Modern feminism, with its incessant whining and complaining and victim proclamations has quite rightly come under increasing fire not only from sites like this one, but in the mainstream media, too.
The recent brouhaha surrounding Jezebel placing a $10 000 bounty on Lena Dunham’s head, demanding to see the unretouched photos from her recent Vogue shoot, serves as an illustration of just how far feminism has strayed from its original roots. In a fit of mean-girl spite to make Regina George herself blush, Jezebel was absolutely positive that Vogue had grossly retouched Dunham, because there is no way she is actually that pretty. Lena is ugly! Let’s prove how ugly that bitch is! Someone get me the unretouched photos, stat! Here’s $10 000 for the favor.
Charming. Turns out Vogue hadn’t retouched Lena all that much, and Jezebel ended up looking like exactly the group of bitter, jealous cunts they are. And “good, it’s about time” is all I can say to that.
With feminism seeming to be on a self-destruct cycle all of its own, I thought this might be a good time to reflect on the good things feminism has accomplished and then ponder just why it is that feminism doesn’t want those gains to be extended to everyone?
Could it be that feminism isn’t about equality at all, but more about power and dominance?
1. The right to reproductive freedom
Margaret Sanger and Otto Bobsein are credited with coining the term “birth control” and were early proponents of the wide spread adoption of family planning.
By the 1960s the birth control pill was available for women and unleashed a social revolution that broke the bonds between sex and reproduction. The ability to choose motherhood yet still have sex offered women a freedom that had never been possible for all of human history, and women took full advantage of that freedom. Freedom given to them by mostly male scientists, by the way.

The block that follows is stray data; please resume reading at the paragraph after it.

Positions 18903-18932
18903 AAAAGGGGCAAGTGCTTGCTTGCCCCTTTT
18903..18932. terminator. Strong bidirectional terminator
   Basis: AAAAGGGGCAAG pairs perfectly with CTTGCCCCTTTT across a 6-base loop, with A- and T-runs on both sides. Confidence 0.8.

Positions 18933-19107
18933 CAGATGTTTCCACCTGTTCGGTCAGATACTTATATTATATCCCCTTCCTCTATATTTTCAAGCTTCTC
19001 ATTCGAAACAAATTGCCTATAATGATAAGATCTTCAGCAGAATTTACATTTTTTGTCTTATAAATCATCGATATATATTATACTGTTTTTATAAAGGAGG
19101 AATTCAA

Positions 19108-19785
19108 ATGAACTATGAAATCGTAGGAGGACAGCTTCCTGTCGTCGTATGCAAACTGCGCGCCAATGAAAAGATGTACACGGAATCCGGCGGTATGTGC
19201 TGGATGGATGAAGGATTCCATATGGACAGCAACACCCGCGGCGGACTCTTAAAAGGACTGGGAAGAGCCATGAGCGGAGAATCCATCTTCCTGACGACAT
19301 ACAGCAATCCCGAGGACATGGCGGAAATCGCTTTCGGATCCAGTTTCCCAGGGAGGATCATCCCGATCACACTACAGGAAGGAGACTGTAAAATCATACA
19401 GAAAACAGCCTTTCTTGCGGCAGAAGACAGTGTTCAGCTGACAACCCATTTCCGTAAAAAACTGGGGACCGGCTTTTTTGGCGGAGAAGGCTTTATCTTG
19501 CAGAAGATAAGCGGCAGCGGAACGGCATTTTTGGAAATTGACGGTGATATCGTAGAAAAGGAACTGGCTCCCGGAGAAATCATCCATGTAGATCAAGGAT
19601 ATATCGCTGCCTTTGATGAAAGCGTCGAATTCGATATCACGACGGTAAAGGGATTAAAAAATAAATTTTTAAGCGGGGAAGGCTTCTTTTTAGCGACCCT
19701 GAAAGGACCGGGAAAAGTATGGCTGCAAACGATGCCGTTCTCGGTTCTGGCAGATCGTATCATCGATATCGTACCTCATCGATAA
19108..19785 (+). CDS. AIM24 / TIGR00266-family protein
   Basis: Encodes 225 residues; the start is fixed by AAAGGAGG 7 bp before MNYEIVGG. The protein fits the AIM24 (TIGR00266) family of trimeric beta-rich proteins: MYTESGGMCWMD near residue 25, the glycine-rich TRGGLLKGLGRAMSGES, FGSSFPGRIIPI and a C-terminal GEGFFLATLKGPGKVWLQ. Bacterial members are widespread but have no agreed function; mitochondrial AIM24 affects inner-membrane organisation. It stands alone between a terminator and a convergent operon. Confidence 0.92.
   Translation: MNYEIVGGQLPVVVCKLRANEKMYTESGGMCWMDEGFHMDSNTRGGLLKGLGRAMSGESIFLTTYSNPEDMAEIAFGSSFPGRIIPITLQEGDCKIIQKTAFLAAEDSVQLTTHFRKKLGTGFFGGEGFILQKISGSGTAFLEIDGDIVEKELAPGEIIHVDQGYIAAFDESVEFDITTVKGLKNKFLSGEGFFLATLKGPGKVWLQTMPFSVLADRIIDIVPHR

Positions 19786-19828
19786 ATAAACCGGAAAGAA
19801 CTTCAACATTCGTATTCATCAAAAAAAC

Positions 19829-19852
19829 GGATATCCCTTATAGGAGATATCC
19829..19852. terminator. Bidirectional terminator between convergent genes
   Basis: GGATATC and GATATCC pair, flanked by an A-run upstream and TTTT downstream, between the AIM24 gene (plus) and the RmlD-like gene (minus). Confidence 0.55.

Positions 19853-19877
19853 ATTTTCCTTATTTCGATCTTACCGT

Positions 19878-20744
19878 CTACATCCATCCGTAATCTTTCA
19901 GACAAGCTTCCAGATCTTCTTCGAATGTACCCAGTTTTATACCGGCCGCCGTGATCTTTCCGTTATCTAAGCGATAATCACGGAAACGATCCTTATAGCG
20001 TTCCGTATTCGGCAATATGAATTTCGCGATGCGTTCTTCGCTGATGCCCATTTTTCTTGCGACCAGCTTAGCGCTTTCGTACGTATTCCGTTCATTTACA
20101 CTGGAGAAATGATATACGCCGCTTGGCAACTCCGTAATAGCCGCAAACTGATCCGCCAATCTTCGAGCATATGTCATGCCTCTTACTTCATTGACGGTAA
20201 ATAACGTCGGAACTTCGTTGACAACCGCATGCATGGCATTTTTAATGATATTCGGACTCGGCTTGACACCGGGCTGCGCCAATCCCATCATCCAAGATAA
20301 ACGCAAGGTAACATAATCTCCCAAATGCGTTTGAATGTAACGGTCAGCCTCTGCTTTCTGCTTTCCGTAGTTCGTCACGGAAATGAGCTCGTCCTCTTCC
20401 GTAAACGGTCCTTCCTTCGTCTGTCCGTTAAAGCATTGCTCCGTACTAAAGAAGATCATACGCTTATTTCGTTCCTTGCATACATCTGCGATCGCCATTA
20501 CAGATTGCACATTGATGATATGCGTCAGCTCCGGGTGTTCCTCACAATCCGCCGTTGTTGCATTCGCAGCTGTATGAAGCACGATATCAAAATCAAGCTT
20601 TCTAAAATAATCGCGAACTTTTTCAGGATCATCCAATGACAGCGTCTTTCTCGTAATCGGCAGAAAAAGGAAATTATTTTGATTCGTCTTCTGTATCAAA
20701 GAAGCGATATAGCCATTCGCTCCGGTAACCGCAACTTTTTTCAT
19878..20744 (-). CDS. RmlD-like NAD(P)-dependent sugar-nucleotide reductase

Women had the children they wanted, when they wanted them.
The 1973 Roe vs. Wade Supreme Court Decision further solidified women’s reproductive rights, allowing them to abort children they did not want before they were born.
Recent attacks on abortion rights are rightly seen as an affront to womankind itself. The right to choose parenthood is absolutely essential if women are to realize their full human potential.
That is not a statement that is contested with any vigor by feminists. Planned parenthood. There can be no other way.
Curious, then, that the push to make parenthood a choice for all humans is resisted by feminists specifically. Amanda Marcotte, writing for The Raw Story is completely dismissive of that half of humanity which would also like the right to choose parenthood.
There are absolutely writers who question why feminism appears to be concerned only with women’s choice, but few will venture further than curiosity.
What is it about feminism that insists women must have the right to summarily confiscate male assets while retaining the absolute right to choose for themselves whether they will dedicate any resources at all to parenthood?
Equality seems to have gone missing from the argument.
2. The right to have rape taken seriously
Caveat: let’s keep in mind that raping white women, or even the allegation of having done so, was always a serious crime when the defendant happened to be a black man. It was generally punishable by death.
In 1793, 17-year-old Lanah Sawyer was pushed into a brothel and raped by a seemingly respectable man who had taken her for a walk in the streets of New York. In court, her assailant’s attorney said she had basically consented to sex when she agreed to go walking with him, and warned the jury against placing “the life of a citizen in the hands of a woman.” The man was acquitted.
By the 1970s, the National Organization for Women was busy drawing attention to the leniency most rapists received and the brutal questioning victims were forced to endure.
The Oscar-winning film The Accused, starring Jody Foster as a drunk woman who was gang-raped on a pool table as bar patrons watched was a watershed moment that convinced Americans that rape was a serious crime and that perpetrators deserved to be punished.
The subsequent rape-hysteria of contemporary feminism is not the topic of this post, but I will remind readers that rape hysteria is utterly out of control. As if you needed such a reminder, right?
What I am interested in is the curious phenomena of feminists dismissing male rape statistics and willfully ignoring the fact that boys are raped more often than girls. Not to mention giggling over actual cases of male rape.
Feminism succeeded in making rape a serious crime. When the victim is a woman.
Why then is feminism so reluctant to extend the same sympathy and legal protections to male victims that are afforded female victims? And just to be clear, I don’t mean sympathy extended by the courts or the general public. I mean sympathy extended by feminists, who insist that every woman who claims she has been raped must be believed, no matter how fanciful or spurious the claim.